Georgia Republicans fantasize about ‘unity rally’ after Trump ravaged their primaries

Georgia Republicans fantasize about ‘unity rally’ after Trump ravaged their primaries

Georgia Republicans avoided the worst-case scenario Tuesday in their marquee primaries for governor and Senate, avoiding runoffs in both critical contests.

Sitting GOP Gov. Brian Kemp trounced Trump-endorsed former Sen. David Perdue, winning nearly three-quarters of primary voters.

Meanwhile, Trump-endorsed former Georgia football star Herschel Walker ran away with the Senate primary, winning some 68% of the vote. His nearest challenger, Gary Black, finished at just over 13%.

Even embattled Secretary of State Brad Raffensperger, who famously resisted Donald Trump’s order to “find” him votes, won by a comfortable margin over Trump-endorsed Rep. Jody Hice, 52% – 33%.  

But divisions within the party, according to Politico, still run deep in a state where the general election matchups, particularly for governor and Senate, could be decided by the slimmest of margins.

The Republican State Party chair, for instance, David Shafer, is widely viewed as having stoked internal animosity by actively recruiting candidates to challenge GOP incumbents—a completely unorthodox move for a party chair in normal political times. Shafer also openly supported Perdue’s insurgent run against Kemp.

“I know, he was very involved in helping Perdue and has been helping Trumpworld in the governor’s race, specifically,” a GOP operative said, noting that Shafer’s role has sparked “widespread concern.”

“I mean, he’s pretty blatantly been opposed to Raffensperger publicly. I know for a fact that he tried to recruit candidates in the insurance commissioner race,” added the operative.

The Kemp and Walker campaigns reportedly have an amicable relationship despite Trump’s divided loyalties, and Republicans are privately discussing holding some sort of “unity rally” to bring the party together again across the state.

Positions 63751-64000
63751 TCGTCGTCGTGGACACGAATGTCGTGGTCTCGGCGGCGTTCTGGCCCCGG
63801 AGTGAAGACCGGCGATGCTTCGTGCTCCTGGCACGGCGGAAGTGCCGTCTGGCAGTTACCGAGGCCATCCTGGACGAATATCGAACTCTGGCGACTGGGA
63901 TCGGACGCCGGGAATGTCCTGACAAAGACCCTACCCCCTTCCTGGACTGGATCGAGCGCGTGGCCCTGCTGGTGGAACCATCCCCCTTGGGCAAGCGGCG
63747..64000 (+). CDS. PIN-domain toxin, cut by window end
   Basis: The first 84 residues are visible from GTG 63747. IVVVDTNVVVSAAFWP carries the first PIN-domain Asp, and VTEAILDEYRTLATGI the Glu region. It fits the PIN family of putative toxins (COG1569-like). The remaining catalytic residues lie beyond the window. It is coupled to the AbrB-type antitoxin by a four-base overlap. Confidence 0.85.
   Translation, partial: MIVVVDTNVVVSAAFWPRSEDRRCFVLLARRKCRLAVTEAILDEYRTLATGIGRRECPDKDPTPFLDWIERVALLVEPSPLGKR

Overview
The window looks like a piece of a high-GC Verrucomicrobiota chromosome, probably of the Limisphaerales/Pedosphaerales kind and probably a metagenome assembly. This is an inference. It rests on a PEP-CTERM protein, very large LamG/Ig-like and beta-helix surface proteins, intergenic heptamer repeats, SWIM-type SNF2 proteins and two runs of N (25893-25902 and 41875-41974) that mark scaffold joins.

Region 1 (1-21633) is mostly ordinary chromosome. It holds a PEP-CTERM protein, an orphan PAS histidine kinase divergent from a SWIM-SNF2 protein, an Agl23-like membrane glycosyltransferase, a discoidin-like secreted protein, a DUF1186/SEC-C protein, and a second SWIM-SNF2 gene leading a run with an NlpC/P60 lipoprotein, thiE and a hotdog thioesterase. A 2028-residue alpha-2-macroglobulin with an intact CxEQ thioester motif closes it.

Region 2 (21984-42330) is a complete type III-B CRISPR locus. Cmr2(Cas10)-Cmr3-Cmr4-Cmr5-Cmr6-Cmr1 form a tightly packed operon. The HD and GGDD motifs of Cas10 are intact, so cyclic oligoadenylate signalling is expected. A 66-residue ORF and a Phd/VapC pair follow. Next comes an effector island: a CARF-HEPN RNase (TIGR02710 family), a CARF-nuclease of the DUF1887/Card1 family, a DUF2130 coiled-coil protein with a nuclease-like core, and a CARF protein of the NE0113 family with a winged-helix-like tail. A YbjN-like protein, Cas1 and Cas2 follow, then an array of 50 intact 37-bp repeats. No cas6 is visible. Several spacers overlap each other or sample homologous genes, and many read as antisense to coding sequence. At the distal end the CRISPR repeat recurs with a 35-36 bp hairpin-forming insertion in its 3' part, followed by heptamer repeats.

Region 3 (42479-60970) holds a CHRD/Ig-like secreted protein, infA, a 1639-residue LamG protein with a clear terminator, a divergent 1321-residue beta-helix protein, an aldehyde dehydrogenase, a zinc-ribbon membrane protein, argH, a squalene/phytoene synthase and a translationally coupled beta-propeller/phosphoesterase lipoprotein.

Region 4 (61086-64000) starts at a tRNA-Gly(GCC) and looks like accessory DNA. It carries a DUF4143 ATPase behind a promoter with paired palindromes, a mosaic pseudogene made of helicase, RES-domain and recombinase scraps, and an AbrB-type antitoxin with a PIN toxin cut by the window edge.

But unifying the GOP would also require those who lost to show up and graciously accept defeat, pledge their support to the victors, and then sulk in silence.

Speaking before the outcomes were known, one Republican working with several campaigns offered, “I don’t think that these Trump-endorsed candidates are going to show up at a unity rally if they lose.”

In the race for Attorney General where incumbent Chris Carr prevailed over John Gordon, the GOP consultant observed, “I don’t see John Gordon showing up for Chris or Chris showing up for John Gordon, or Hice and Raffensperger. I don’t see Perdue showing up for Kemp.”

Given that scenario, the consultant also pooh-poohed the optics of holding a “unity rally” that served only to highlight lingering discord.

“I don’t think that this is necessarily a good idea if, the visual is, the people who lose don’t show up. And I think that’s a distinct possibility,” said the Republican.

One candidate who won’t be showing up to support his rival candidate is the man who ran against Walker, who has an alleged history of spousal abuse and a self-admitted history of murderous impulses. In fact, Gary Black specifically said he would not support Walker, singling out his history of domestic abuse.

“Anybody who has put his hands on a woman like he has and has not taken responsibility has not earned my vote,” Black told the Atlanta Journal-Constitution‘s Greg Bluestein last week.

Asked about a so-called unity event, Black’s communications director, Dan McLagan, added, “If Herschel were to be the nominee, people who have endorsed him are going to have to explain why they got behind a guy who choked his wife unconscious and threatened shootouts with police. That would be … uncomfortable for them.”

And regardless of what individual candidates decide, it’s inconceivable that Trump would attend a unity rally benefitting Kemp at the top of the ticket along with Secretary of State Raffensperger, both of whom committed perhaps the biggest betrayals of the 2020 cycle in Trump’s view.

At a tele-rally on Monday, Trump continued to denigrate Kemp.

“I don’t believe Kemp can do it,” he said of the governor’s chances of beating Democratic nominee and former Georgia state House minority leader Stacey Abrams. “He’s got too many people in the Republican Party that will refuse to vote. They’re just not going to go out.”

But since definitively losing at least four of the five statewide races in Georgia where he endorsed, Trump has thus far gone dark. In a statement about the tragic massacre at a Texas elementary school Tuesday, Trump said it was “so hard to think or report about anything else” following the shooting.

Not to worry, though, Trump will undoubtedly reemerge—with a vengeance.

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